Leader in public defence of Wiltshire Council allowances rise (From The Wiltshire Gazette and Herald)
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Leader in public defence of Wiltshire Council allowances rise
Leader of Wiltshire Council Jane Scott defended the huge increase in councillor allowances today, following weeks of criticism and a petition calling for her resignation.
During November’s full council meeting, members voted in favour of the recommendations by the Independent Remuneration Panel, which has seen Cllr Scott’s allowances increase by 36.5 per cent a year, taking them from £37,335 to £52,227.
Cabinet members’ allowances increased by at least 22 per cent, rising from £15,101 to £18,433 a year, while councillors’ basic allowances went up by one per cent to £12,289 a year.
The move caused public outrage and prompted business consultant Paul Gaunt to set up a petition calling for Cllr Scott and her cabinet to resign, which has received over 2,000 signatures.
However, Cllr Scott says that the allowances rise was justified.
In a first public statement on the issue, she said: “The independent panel felt they had got it wrong in 2009, so we were not at the right level for the responsibility we have.”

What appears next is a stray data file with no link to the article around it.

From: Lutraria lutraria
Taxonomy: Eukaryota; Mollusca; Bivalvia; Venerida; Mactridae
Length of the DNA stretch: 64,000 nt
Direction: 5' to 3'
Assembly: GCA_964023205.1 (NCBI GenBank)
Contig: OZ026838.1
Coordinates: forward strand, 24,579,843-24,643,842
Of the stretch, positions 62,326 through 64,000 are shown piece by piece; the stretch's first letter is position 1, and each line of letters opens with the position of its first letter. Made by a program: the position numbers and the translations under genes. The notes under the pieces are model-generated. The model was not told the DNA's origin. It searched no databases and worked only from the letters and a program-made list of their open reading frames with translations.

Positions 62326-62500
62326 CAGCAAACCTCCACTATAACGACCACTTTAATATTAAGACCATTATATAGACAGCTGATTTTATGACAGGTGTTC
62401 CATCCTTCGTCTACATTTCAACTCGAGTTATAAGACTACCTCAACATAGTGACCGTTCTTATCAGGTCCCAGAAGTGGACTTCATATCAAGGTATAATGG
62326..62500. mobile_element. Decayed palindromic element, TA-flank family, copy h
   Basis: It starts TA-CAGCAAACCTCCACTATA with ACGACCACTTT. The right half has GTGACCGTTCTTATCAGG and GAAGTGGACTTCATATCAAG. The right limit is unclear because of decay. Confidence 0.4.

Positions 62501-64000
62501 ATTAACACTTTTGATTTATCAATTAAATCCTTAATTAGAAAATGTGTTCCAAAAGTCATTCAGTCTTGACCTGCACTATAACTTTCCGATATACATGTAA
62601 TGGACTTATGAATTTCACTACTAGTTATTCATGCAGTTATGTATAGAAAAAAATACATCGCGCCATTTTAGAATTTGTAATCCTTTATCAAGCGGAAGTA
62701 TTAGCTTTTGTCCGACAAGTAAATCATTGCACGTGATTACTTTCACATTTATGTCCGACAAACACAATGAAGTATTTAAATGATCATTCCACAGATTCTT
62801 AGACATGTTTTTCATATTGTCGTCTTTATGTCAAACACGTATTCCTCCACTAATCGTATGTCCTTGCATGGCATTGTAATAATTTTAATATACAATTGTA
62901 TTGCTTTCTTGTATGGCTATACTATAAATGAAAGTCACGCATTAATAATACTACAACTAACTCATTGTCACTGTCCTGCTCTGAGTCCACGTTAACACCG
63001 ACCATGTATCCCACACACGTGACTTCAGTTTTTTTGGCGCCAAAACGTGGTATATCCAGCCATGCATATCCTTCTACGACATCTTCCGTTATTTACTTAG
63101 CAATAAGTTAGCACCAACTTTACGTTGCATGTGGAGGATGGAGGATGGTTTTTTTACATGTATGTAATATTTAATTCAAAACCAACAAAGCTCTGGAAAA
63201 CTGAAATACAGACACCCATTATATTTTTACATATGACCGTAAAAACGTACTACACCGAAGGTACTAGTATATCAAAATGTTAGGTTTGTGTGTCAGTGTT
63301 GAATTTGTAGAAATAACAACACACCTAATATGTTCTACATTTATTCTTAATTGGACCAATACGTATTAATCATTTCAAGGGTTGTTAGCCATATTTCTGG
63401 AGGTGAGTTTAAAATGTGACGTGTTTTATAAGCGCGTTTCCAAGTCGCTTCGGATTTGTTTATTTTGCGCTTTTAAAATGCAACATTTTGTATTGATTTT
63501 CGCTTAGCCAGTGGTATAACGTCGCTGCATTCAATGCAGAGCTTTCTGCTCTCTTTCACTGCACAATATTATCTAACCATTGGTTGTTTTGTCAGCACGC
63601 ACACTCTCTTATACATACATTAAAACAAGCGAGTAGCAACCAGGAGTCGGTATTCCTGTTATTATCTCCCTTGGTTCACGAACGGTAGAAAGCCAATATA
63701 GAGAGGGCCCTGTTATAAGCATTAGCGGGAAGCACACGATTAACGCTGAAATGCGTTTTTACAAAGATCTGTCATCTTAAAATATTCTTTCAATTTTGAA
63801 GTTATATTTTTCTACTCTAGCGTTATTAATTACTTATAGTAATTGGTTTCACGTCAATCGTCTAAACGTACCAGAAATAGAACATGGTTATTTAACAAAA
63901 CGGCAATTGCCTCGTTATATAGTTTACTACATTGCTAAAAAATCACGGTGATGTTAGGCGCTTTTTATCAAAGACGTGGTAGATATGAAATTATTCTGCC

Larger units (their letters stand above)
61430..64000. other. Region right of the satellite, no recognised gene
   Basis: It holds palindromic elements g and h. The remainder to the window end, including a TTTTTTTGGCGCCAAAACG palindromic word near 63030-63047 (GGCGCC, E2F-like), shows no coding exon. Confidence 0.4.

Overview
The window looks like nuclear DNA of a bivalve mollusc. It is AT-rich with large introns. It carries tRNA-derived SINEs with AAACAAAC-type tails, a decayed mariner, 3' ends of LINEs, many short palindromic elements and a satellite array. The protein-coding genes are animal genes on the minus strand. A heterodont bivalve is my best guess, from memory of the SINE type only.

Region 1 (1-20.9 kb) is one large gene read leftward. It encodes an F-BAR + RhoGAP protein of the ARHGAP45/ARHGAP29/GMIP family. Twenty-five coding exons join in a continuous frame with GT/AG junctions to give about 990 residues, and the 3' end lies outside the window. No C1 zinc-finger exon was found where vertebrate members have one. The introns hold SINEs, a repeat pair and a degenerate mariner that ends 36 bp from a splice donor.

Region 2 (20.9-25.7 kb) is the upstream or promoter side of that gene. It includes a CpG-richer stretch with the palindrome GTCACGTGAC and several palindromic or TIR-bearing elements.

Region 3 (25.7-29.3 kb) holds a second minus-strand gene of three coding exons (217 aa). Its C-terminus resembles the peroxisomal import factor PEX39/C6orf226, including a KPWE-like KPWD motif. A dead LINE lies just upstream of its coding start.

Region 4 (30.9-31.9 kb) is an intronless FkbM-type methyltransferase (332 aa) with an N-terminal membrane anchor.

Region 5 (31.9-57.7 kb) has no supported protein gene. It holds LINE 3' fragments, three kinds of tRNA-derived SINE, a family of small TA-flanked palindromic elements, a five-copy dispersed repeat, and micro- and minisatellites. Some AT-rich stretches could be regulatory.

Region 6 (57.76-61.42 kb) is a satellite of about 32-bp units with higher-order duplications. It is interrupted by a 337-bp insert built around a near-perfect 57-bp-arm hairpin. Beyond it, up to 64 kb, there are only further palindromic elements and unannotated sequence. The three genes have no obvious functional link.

“We are working in a more efficient way, but that does put an awful lot of pressure on all of us, both members and officers in the organisation, to deliver.
“The independent panel looked at that and they made their recommendation and I think it’s only right for the good running of the council in the future that we take that recommendation, because they thought what they put forward four years ago was wrong.
She added: “If you compare the leader, for example, in Wiltshire – with nearly half a million people and a budget of nearly a billion – to Bath & North East Somerset with a leader that gets more than that with about a third of the number of people, you can understand why, when they compared, they said they got it wrong.
“They wanted to make it right, not for me, but for the people who come after me.”
During the summer, the council ran a voluntary redundancy programme in which 252 front-line staff decided to leave the organisation.
Seven of the Council's 18 associate directors took voluntary redundancy, while the remaining associate directors saw their wages rise on average by 7.5 per cent.
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